Need for the armed forces to be­come part of the gov­ern­ment and ac­tive play­ers in de­ci­sion mak­ing. Also, for greater un­der­stand­ing to de­velop, armed forces of­fi­cers should oc­cupy berths in the civil­ian hi­er­ar­chy and vice versa. This should be done at both mid­dle and se­nior lev­els.

Need for a Chief of De­fence Staff (CDS) or a Per­ma­nent Chair­man Chiefs of Staff Com­mit­tee ( PCCOSC). What should be his du­ties and re­spon­si­bil­i­ties?

Should we adopt the The­atre Com­mand sys­tem?

The three is­sues re­quire ex­am­i­na­tion in­di­vid­u­ally.


The pro­pos­als re­gard­ing cross post­ings ap­pear at­trac­tive and have some merit. They will pro­mote bet­ter un­der­stand­ing as long as there is a mu­tual de­sire to co­op­er­ate and per­son­al­i­ties do not un­der­mine the sys­tem. Also, we have to be se­lec­tive in de­ter­min­ing the berths that the dep­u­ta­tion­ists could oc­cupy. More im­por­tantly, it is not de­sir­able for those posted from out­side the sys­tem to be given de­ci­sion mak­ing re­spon­si­bil­i­ties. They would lack the ba­sic knowl­edge and in­stinc­tive un­der­stand­ing of sys­tems in vogue. The best we can hope for is that they would pro­vide in house do­main knowl­edge.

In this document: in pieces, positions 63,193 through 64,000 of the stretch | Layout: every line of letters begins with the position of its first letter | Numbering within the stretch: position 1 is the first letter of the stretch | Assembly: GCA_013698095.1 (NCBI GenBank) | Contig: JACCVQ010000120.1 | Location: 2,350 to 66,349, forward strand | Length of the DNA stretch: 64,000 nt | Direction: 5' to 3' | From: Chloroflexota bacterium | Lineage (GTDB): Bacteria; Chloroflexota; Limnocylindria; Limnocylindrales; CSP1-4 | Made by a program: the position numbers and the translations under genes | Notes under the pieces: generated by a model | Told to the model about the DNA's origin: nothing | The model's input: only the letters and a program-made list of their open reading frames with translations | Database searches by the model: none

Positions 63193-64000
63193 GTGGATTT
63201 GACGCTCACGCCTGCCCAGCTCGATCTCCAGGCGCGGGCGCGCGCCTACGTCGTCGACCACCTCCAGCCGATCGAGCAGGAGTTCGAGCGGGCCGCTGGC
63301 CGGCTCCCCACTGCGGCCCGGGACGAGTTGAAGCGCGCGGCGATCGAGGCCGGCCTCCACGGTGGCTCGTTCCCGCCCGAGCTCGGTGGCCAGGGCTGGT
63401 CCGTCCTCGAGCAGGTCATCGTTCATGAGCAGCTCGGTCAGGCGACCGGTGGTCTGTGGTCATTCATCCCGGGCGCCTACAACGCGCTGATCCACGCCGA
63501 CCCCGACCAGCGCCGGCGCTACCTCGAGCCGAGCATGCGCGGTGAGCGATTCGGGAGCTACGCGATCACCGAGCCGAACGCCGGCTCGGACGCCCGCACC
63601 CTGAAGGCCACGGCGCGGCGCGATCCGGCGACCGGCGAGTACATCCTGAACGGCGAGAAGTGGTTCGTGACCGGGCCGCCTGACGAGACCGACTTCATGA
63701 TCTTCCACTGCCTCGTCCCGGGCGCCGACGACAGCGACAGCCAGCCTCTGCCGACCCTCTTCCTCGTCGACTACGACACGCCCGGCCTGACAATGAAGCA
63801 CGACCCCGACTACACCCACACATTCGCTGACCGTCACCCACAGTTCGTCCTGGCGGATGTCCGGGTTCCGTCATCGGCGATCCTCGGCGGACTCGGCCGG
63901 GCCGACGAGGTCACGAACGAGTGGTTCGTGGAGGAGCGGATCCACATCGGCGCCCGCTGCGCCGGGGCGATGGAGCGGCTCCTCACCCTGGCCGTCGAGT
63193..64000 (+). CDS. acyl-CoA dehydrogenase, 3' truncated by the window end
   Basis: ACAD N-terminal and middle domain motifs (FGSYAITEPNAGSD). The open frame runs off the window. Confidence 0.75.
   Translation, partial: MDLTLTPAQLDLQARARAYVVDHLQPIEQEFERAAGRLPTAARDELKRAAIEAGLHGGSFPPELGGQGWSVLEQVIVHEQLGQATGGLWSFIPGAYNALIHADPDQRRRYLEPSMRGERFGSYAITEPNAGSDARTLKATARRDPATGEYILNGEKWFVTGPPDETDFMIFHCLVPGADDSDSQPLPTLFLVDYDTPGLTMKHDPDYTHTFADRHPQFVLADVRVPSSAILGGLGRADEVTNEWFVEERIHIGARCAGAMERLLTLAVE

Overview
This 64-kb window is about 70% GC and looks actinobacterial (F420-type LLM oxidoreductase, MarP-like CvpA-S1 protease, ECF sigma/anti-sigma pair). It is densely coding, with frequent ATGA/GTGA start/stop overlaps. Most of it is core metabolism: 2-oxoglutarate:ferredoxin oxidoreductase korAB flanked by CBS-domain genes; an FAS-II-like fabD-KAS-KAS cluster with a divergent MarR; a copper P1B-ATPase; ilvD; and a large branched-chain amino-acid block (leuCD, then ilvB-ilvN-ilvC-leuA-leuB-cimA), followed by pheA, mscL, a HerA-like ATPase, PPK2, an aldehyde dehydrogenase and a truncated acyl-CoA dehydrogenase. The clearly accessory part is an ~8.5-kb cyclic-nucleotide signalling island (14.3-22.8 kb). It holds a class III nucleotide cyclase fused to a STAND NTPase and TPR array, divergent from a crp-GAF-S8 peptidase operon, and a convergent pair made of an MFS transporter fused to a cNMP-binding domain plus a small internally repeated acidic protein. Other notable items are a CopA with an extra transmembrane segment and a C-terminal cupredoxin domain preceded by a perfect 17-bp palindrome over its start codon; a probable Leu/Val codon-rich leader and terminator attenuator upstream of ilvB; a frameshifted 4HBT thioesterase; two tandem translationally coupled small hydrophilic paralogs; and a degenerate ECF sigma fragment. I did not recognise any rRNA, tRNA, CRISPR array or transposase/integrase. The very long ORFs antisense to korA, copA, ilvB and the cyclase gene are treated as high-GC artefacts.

That will be of ben­e­fit un­less the ad­vice ren­dered is only sub­jec­tive. That could hap­pen. Again, the dep­u­ta­tion­ists may find the work cul­ture some­what alien and will have to get used to a new work ethos on join­ing the new or­gan­i­sa­tion and again when they re­vert back to their par­ent ser­vice. One other draw­back is that as the dep­u­ta­tion­ists will have to re­vert to their par­ent ser­vice, they may elect to air only parochial views. The pro­posal to in­tro­duce dep­u­ta­tion­ists has its lim­i­ta­tions but the ad­van­tage of ready avail­abil­ity of pro­fes­sional ad­vice has con­sid­er­able value and should be en­cour­aged with the per­son­nel warned of pit­falls and guided to over­come them. The great plus point of the pro­posal is that it can be read­ily im­ple­mented with­out in­tro­duc­ing any ma­jor changes and the sys­tem can be eas­ily mod­i­fied or even aban­doned at will. Another thought that could be con­sid­ered is that where in­de­pen­dent ad­vice from more ex­pe­ri­enced of­fi­cers is needed, it may be ad­vis­able to elicit the help of re­cently re­tired se­nior of­fi­cers whose knowl­edge is still fresh and who may not al­ways agree with the views of their par­ent ser­vice.